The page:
The Timer measures and records the completion time of each act. The act is considered to begin when anything changes; if movement is made, lights or video change, or recorded music or sound is heard. The act is considered to have ended whenever the performer strikes a pose, takes a bow, or leaves the stage, and does no further performing afterward. If the competitor goes over/under time, the following points will automatically be deducted from the final score. This is a systematic deduction and is not within the responsibilities or control of the judges.

For every second over the maximum time or under the minimum time, the score deduction will be calculated by squaring the number of seconds over or under, dividing the result by 100, and then rounding to the nearest tenth of a point. At 61 seconds over or under, the competitor is disqualified.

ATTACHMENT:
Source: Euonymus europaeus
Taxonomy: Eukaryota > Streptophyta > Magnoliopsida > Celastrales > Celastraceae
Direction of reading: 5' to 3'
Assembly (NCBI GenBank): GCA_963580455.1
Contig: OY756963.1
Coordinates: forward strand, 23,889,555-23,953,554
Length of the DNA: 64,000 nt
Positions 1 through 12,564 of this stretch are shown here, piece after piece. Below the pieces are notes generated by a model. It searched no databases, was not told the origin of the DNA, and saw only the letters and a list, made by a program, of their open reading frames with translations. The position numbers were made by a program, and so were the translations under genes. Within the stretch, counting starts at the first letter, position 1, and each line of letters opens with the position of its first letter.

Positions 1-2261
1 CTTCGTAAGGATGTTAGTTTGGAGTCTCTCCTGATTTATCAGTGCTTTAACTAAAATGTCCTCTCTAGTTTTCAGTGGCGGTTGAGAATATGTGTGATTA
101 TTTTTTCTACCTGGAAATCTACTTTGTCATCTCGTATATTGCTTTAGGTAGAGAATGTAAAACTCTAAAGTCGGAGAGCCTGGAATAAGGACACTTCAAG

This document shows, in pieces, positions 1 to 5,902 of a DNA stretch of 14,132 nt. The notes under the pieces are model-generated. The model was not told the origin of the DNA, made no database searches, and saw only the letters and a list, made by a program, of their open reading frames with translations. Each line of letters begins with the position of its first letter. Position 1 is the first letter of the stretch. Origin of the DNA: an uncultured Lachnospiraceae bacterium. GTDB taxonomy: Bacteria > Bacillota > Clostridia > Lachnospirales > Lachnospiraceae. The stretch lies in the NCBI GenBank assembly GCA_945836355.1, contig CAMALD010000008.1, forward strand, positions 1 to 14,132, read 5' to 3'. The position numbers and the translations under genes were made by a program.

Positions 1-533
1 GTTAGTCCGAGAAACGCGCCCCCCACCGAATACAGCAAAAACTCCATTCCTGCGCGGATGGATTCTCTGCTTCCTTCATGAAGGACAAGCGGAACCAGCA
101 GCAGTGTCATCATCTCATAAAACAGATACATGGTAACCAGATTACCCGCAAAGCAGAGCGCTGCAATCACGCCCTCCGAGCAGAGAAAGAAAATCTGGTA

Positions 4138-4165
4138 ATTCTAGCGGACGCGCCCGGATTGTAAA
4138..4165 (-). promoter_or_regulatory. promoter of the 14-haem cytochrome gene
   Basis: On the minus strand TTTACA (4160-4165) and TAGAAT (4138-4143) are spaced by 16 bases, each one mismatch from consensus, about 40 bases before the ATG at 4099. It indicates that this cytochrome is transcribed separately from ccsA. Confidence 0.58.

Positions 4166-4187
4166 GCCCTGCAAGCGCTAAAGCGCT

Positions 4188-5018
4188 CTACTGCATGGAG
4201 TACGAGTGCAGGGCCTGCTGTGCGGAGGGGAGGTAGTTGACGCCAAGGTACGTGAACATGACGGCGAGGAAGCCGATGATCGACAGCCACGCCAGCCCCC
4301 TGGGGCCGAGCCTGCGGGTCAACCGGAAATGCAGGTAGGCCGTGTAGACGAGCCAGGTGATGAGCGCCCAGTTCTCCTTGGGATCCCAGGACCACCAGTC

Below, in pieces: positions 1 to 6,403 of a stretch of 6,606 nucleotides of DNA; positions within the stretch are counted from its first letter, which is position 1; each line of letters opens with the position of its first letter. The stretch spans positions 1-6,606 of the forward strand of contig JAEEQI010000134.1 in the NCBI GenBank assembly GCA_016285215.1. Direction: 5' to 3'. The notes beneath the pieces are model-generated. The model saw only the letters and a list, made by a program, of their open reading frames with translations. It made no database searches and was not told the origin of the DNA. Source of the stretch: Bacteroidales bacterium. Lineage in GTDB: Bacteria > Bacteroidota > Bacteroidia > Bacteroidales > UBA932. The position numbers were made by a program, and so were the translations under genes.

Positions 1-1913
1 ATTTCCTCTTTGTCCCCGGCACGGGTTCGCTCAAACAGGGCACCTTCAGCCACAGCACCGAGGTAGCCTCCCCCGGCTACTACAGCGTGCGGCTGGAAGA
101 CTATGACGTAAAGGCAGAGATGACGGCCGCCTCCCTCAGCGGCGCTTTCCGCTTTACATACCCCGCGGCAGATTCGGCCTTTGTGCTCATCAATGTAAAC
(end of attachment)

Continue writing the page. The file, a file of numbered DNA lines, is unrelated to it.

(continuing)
seconds     penalty seconds penalty seconds        penalty
1 0.0 21 4.4 41 16.8
2 0.0 22 4.8 42 17.6
3 0.1 23 5.3 43 18.5
4 0.2 24 5.8 44 19.4
5 0.3 25 6.3 45 20.3
6 0.4 26 6.8 46 21.2
7 0.5 27 7.3 47 22.1
8 0.6 28 7.8 48 23.0
9 0.8 29 8.4 49 24.0
10 1.0 30 9.0 50 25.0
11 1.2 31 9.6 51 26.0
12 1.4 32 10.2 52 27.0
13 1.7 33 10.9 53 28.1
14 2.0 34 11.6 54 29.2
15 2.3 35 12.3 55 30.3
16 2.6 36 13.0 56 31.4
17 2.9 37 13.7 57 32.5
18 3.2 38 14.4 58 33.6
19 3.6 39 15.2 59 34.8
20 4.0 40 16.0 60 36.0

The scorekeeper is responsible for overseeing the score data entry and calculations. The lowest and highest scores within each category are discarded, and the remaining five scores (remaining three in prelims) are averaged together, then multiplied by the corresponding weights, and added together to produce the final score. The competitor with the highest score wins first place, the competitor with the second highest score wins second place, and the competitor with the third highest score wins third place.